Lauren: It’s really interesting, because you say that now. But even a few years ago, when you started talking about this stuff, being able to say ‘I can't apologize for what my body is doing … it's not my fault … ” You couldn't say that without getting emotional when you first started talking about it publicly?
Lara: No, absolutely. It's sort of been interesting, I guess, to open up about this and sort of cope with it publicly in some ways. Because I look back on some of the stuff that I've made … even in my last relationship, I was sort of open about that in some ways. And I look back on it now and I realize how much I was projecting, and how much I was … not lying to myself, but just sort of how you get with certain things. And it's just been interesting to sort of watch my journey with my illnesses in particular … and my relationship was sort of tied into that … and just see where I am now, versus where I was.
Lauren: Do you think it makes relationships … I hate to use the word ‘easier’ … but because your chronic conditions have taught you to communicate more, do you think that it's made you more forthcoming in relationships at the very least?
Lara: I think so. I used to always say … and I guess sometimes I still do … that my inability to have penetrative sex in particular, and the fact that orgasming for me is painful sometimes … I used to say that it was like a blessing in disguise. Obviously, I would never choose to have this … let me just get that out of the way! If I did not have it, that would be great. But with my partners, we can never rely on one thing. And so it's always about finding the new thing that works, and the new thing that's going to bring us pleasure that day.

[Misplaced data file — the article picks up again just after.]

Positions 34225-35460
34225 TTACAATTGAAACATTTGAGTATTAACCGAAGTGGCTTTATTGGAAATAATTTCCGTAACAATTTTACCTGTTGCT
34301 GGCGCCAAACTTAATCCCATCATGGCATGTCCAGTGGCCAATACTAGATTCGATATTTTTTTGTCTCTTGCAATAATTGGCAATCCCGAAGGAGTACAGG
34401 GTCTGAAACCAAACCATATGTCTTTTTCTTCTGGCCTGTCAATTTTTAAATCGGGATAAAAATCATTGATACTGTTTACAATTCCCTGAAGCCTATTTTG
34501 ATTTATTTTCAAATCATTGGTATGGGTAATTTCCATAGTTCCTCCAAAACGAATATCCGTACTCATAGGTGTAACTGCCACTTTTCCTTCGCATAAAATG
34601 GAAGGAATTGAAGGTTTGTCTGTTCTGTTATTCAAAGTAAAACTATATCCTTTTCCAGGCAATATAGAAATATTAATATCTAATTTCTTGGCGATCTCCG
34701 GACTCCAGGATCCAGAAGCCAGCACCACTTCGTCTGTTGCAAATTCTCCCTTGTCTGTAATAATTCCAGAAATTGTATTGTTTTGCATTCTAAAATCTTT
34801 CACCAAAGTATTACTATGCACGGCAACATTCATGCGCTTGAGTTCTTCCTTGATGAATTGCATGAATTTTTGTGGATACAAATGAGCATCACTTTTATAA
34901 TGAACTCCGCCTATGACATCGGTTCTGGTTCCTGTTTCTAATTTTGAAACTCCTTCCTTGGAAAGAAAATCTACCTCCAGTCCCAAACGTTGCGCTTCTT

And in some ways, I am thankful for that, because it has taught me how to communicate my needs.
And I'm not afraid to do so. And I think sometimes it's hard, whether or not you have a chronic illness, to say, “Hey … ”
Lauren: I think it is. And I think people really look to you now, particularly through your social media feed, because it's so unapologetic. Of course, some of what we put on social media is a projection. It’s editorial in that sense. But it sounds like you've really gone through a journey, in a very short amount of time, where you've been able to articulate, more and more, what's going on and what you need. And as you say, not apologize for it. So that’s exciting!
Lara: Yes, it is. And it helps that I have a community of people living with things similar to me, there to support me. Because I know when I go in and I have to talk to a doctor, and they're treating me like sh*t, and I feel like I need to say something to them, I do think about that. I think about, what would these people online say? Would they be, like, “You need to stand up to him”? What would I say to someone if the roles were reversed? And it's sort of weird but I feel like I have this community of support. I think that's what has given me the confidence to stand up and say, “You know, what? No.” Sometimes I feel like I'm not just speaking for myself. I can't speak for everyone, obviously. But when I talk about these things, I do it so that people who follow me, who maybe don't have a chronic illness, can see this and understand the next time they meet someone in their life who does have it. And remember certain things that we have to deal with on a daily basis.